All serious injuries are tragic and painful, disrupting the lives of the injury victim as well as their family for years to come. When a child is the victim of a sudden, catastrophic injury caused by someone else’s negligence or recklessness, however, it can be an especially shattering experience for all involved. For parents, seeing a child suffer, his or her bright and hopeful future suddenly put at risk, and worries about their physical, mental, and emotional development and recovery can be overwhelming.
Many parents who find themselves coping with the trauma and challenges of a severely injured child, or worse, one who has been tragically killed, may have questions about their child’s rights, and their rights, to seek justice and compensation for the harm done to their child. In Georgia, as in most states, minors are not allowed to file lawsuits. As such, the parents of an injured child can sue a potentially liable party both on behalf of their child and on behalf of themselves.
Damages for Children and Their Parents
On behalf of the child, the parents can seek to recover damages for the child’s pain and suffering, permanent disability, loss of earning capacity as an adult, and other damages, while the parents can recover damages on their own behalf for past and future medical and rehabilitation expenses, as well as the loss of services or wages the child would have earned until he turned 18.
If a child is killed by the wrongful act of another, the parents can bring a wrongful death lawsuit in which they may recover damages for loss of the child’s services, loss of the child’s love and companionship, funeral and medical expenses, including the cost of psychiatric counseling for the parents, as well as any expenses incurred in administering the child’s estate.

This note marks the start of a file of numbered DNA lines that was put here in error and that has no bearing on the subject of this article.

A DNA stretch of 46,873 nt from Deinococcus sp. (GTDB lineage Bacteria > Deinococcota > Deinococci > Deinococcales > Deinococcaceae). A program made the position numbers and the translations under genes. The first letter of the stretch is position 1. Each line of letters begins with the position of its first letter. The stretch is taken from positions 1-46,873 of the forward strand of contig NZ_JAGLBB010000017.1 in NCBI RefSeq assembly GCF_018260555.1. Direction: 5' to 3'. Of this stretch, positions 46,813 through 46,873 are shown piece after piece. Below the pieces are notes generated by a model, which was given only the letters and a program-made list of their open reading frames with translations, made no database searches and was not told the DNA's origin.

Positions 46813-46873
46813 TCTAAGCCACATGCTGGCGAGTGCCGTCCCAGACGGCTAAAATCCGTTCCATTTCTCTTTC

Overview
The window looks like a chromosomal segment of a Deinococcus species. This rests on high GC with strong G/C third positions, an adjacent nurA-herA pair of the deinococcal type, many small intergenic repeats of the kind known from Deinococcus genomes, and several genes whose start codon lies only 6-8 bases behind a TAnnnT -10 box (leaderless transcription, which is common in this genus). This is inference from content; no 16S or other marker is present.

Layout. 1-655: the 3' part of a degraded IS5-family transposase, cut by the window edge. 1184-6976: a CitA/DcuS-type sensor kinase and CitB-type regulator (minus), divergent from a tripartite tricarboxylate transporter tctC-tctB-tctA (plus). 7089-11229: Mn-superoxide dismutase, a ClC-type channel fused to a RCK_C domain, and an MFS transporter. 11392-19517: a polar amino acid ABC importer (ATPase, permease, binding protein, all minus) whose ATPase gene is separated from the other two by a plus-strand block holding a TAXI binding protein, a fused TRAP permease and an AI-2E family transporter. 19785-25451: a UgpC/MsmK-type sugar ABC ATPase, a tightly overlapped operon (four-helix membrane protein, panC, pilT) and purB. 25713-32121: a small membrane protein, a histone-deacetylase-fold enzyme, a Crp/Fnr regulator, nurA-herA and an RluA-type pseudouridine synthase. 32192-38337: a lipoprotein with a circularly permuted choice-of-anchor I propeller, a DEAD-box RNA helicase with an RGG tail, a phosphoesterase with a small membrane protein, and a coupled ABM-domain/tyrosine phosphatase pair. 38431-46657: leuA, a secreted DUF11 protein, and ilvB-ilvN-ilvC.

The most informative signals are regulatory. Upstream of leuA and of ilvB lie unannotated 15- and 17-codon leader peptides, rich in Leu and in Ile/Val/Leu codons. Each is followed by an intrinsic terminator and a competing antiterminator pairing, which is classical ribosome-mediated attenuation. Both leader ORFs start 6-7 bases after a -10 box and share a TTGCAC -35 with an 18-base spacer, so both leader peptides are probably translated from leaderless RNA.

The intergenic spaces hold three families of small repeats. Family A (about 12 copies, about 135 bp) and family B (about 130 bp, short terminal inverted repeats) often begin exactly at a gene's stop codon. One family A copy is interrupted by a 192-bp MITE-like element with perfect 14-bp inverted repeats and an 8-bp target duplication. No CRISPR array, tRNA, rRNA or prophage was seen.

Unlike settlements in personal injury lawsuits involving injured adults, settlements involving injuries to minors in Georgia require the approval of others before they can become final, and once they do, certain limits are placed on how, when, and what the funds can be used for.
If the proposed “gross settlement” of a minor’s claim is $15,000 or less, the “natural guardian” of the child (usually the parent) can agree to the settlement without any court approval. The term “gross settlement” means the present value of all amounts paid or to be paid in settlement of the claim, including cash, medical expenses, expenses of litigation, attorney’s fees, and any amounts paid to purchase an annuity or other similar financial arrangement. Any settlement above that amount, however, must be approved by the court.
It’s the Child’s Money
It is important to note that the proceeds of any settlement or judgment recovered on behalf of the minor child are in fact the property of the child, imposing certain obligations, limitations and duties on the parents as to when and how those proceeds may be accessed and used prior to the child turning 18. For settlements of $15,000 or less, the natural guardian “shall thereafter hold and use all or part of the personal property for the benefit of the minor and shall be accountable for the personal property.” If the parents are to receive more than $15,000.00 at the time of the settlement, they must be bonded as conservators to hold the money until the minor reaches majority.
If your child has been seriously injured or killed in a tragic incident, whether it be a car accident, playground mishap, dog attack, or an incident at a day care center, it is important that you speak with a Georgia personal injury attorney who has experience dealing with the unique issues and challenges involved in handling child injury cases. There are time limits as to when such claims must be filed, so reach out to an attorney as soon after the incident as you can.
Alan Welch Law: Experienced and Compassionate Brunswick Personal Injury Lawyer
If your child has been injured, please give me a call at (912) 265-9811 for a free consultation to discuss your situation. Together, we will figure out what happened, what we can do, and how we can take every possible step to bring you and your child the comfort and compensation that can aid in your family’s recovery.
This article has been prepared by J. Alan Welch Law for informational purposes only and does not, and is not intended to, constitute legal advice. The information is not provided in the course of an attorney-client relationship and is not intended to substitute for legal advice from an attorney licensed in your jurisdiction.